10 Ways to Make Time for Writing

If you wait for the perfect time to write, you'll never write. Learn ten ways to fit writing into your busy life.One of the most common questions I’ve been asked recently is “How do I find time to write?”

That may seem like a funny question because as online Christian communicators and leaders, it feels like we are writing all the time.

We write newsletters and social media posts.  We comment on other blogs.  We send emails of encouragement to friends and colleagues.

But when it comes to writing the words closest to our hearts, it often seems there is no time for that.

Perhaps it is not so much a time thing, as it is a words thing.  After all that other writing, we are completely worded out and there are none left for the message God has given us to share.

So if it feels like you never have time to write those important words, here are ten tips to recover your passion for your message and find time to write.

Make time to write 300 – 500 words every day.

Sometimes we make it too complicated, waiting until we have two or three hours to sit down and write.  Create the discipline of writing at least a little while every day.  They don’t have to be reader-ready words.  You can come back later and clean them up.  But get them out of your head and on to paper in small chunks.

Write shortly after your time with the Lord.

What you write may be unrelated to what you are reading and praying about in your quiet time, and that’s ok.  That time when we feel most connected to the Lord is when we have some of our best words.  So give your message the “first fruits” of your worship with Jesus.

Decide what you will give up to have time to write.

Is that popular Netflix show more binge-worthy than the words spilling out of your heart?  Are able to spend one or two lunch hours each week on your writing? If you are truly committed to your message, it is going to cost you something to complete it.

Be prepared to write anywhere and everywhere.

Carry a notebook with you always, or your laptop if you are able.  Learn to use dictation on your phone.  Be ready when inspiration or unexpected time make their way into your day.

Create a specific place to write.

Even if it is just a small table in the corner of a room, have a place where your laptop can be set up and your study materials are nearby so you don’t have to drag things out when it’s time to write. Make it comfortable and appealing so that when you sit down, your brain automatically shifts to inspiration mode.

Use your “day dreaming” as mental preparation time to write.

The physical act of writing is only part of the writing process.  Much of writing is the mental act of weighing the options of what to write, thinking of the intended audience, wrestling through analogies, intros and closings.  Do all of that mental work as you day dream in the shower, while washing dishes, folding clothes, driving to work …. all of the dead time throughout your day.  Replace the trivial things that normally consume your thought life with preparation for writing.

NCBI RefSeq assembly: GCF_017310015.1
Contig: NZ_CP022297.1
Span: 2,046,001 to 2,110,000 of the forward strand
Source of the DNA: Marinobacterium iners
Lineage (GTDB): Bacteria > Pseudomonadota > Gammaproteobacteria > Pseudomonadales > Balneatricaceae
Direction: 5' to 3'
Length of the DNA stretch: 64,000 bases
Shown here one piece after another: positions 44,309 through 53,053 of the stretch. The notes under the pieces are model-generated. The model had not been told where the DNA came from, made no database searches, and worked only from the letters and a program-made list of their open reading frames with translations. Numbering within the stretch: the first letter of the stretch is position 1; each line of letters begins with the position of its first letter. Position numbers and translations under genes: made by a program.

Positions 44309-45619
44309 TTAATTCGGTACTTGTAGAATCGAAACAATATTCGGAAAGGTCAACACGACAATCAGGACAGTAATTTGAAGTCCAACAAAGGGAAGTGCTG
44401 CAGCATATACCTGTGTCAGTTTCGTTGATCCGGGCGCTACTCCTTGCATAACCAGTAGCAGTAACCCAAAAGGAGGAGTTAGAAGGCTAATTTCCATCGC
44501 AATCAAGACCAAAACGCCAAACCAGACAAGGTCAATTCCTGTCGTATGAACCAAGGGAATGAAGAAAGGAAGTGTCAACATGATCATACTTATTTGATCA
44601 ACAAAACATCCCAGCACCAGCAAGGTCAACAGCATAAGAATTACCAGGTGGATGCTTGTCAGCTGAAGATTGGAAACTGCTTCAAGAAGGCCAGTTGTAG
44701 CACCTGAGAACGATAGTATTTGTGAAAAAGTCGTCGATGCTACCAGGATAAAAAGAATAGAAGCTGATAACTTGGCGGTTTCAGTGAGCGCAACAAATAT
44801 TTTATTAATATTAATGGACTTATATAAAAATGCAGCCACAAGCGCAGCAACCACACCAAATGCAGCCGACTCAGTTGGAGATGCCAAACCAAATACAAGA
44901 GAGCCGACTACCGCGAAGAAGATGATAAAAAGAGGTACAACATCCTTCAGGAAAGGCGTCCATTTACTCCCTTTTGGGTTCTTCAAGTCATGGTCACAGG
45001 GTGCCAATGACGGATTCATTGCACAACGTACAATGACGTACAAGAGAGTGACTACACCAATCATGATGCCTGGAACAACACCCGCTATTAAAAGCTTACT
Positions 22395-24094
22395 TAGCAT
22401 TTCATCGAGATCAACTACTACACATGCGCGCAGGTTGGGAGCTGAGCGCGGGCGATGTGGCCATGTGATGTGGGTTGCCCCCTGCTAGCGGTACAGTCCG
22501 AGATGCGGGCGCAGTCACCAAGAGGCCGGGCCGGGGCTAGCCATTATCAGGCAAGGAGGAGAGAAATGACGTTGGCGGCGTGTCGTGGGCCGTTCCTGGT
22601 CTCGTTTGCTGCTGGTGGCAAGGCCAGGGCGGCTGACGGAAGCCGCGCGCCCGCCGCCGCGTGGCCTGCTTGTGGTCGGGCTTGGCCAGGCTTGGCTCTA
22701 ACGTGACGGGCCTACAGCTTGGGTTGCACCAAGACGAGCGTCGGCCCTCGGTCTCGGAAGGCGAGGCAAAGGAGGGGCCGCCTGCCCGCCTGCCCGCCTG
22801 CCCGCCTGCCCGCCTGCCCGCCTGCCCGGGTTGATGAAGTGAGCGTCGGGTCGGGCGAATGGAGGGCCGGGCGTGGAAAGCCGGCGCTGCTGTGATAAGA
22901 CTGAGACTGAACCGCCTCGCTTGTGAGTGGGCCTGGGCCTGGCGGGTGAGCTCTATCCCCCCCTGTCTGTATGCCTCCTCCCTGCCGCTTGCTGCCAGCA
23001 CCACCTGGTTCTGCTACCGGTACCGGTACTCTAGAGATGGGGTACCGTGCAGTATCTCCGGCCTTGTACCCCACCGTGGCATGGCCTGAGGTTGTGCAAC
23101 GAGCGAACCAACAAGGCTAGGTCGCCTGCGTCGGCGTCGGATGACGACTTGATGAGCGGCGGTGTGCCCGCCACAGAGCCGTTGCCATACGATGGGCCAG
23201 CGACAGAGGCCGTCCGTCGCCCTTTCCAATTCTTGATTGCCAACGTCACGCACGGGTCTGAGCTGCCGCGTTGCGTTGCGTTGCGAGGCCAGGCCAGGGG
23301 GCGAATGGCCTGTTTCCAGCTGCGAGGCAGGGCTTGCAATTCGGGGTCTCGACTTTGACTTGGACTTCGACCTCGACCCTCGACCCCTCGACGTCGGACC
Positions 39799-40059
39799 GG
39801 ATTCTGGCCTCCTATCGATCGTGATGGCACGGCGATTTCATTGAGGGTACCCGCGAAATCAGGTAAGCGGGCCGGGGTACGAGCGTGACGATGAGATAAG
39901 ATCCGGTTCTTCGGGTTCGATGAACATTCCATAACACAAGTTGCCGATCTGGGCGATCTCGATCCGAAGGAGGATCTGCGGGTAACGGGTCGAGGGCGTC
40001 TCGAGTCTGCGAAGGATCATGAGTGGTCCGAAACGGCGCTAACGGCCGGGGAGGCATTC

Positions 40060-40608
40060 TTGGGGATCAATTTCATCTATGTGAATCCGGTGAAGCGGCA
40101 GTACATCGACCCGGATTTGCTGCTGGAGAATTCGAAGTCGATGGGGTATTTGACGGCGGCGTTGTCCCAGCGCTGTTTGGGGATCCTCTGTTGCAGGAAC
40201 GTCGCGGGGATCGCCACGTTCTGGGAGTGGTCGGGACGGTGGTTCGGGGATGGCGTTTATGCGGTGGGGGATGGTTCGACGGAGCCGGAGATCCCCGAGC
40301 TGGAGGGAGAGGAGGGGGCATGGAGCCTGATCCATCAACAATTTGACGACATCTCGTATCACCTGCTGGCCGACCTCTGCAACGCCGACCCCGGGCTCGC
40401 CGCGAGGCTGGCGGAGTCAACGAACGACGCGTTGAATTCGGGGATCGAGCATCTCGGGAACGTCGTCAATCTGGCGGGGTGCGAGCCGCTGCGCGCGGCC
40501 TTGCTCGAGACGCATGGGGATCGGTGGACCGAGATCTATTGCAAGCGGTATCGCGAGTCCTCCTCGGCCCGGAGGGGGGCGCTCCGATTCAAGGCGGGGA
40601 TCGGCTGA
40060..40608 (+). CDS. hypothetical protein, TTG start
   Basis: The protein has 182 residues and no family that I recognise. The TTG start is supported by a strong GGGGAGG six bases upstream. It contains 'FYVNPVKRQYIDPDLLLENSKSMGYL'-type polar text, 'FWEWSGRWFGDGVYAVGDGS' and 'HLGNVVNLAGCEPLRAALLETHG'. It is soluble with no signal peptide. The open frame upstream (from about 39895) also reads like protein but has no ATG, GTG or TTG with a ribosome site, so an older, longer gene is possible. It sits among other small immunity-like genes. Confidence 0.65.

Eliminate distractions while you write.

Turning off the phone, shutting down email and social media, and silencing your notifications will make your writing time more productive.

Give up your expectations of perfection.

Whether it’s the perfectly cleaned house, or the perfectly worded paragraph,  or the perfectly quiet time to write, let go of the expectation that everything has to be “just so” before you can write.  Because it is never going to be “just so.”  Author E. B. White said, “A writer who waits for ideal conditions under which to work will die without putting a word on paper.”  Don’t be that writer.

Give yourself a deadline.

If you don’t have one from a publisher or other assignment, give yourself a deadline to complete your writing project.  Somehow, we always find time to do things when there is a deadline, but are more prone to procrastination when the timeline is allowed to float.

Decide that writing is important and treat it that way.

I’ve heard many people say that writing feels like a “treat” and all of their other responsibilities should be complete before they can spend time writing.  If God has given you a message to share and shown you that the time to do it is now, your writing time is no longer something “extra” you do, but right up there with your most important responsibilities.  So give it the respect it is due.  Set appointments with yourself to write and keep them just like you would an important doctor appointment.

The best way I know to recover your passion and make time to write is to write.  If you’ve been making excuses, letting busy work substitute for your best writing, just write.  One well-crafted sentence captured before it vanishes can re-ignite your fire and motivate you to keep moving forward.

Do you have days when the words just won’t flow?  

2 thoughts on “10 Ways to Make Time for Writing”

  1. Great tips, Christa! And timely, too. My day job is writing, too, and I absolutely feel “worded out” at the end of the work day. But you’re right to suggest writing shortly after my time with the Lord. I’ve been feeling lately that I’m “empty” of words, but after time with Jesus, I’m full, so it’s the perfect opportunity. For me, that means sacrificing a bit more sleep to get up a bit earlier.

  2. Love this! It is so hard to find the time I need. I try to write at least 500 words a day, but I often don’t get them all in. It helps to make my kids have a quiet hour in the afternoon after homeschool or outside time so I can get some time. Unfortunately my kids are up and at em way before I get a full quiet time and writing time- even though I get up at six!

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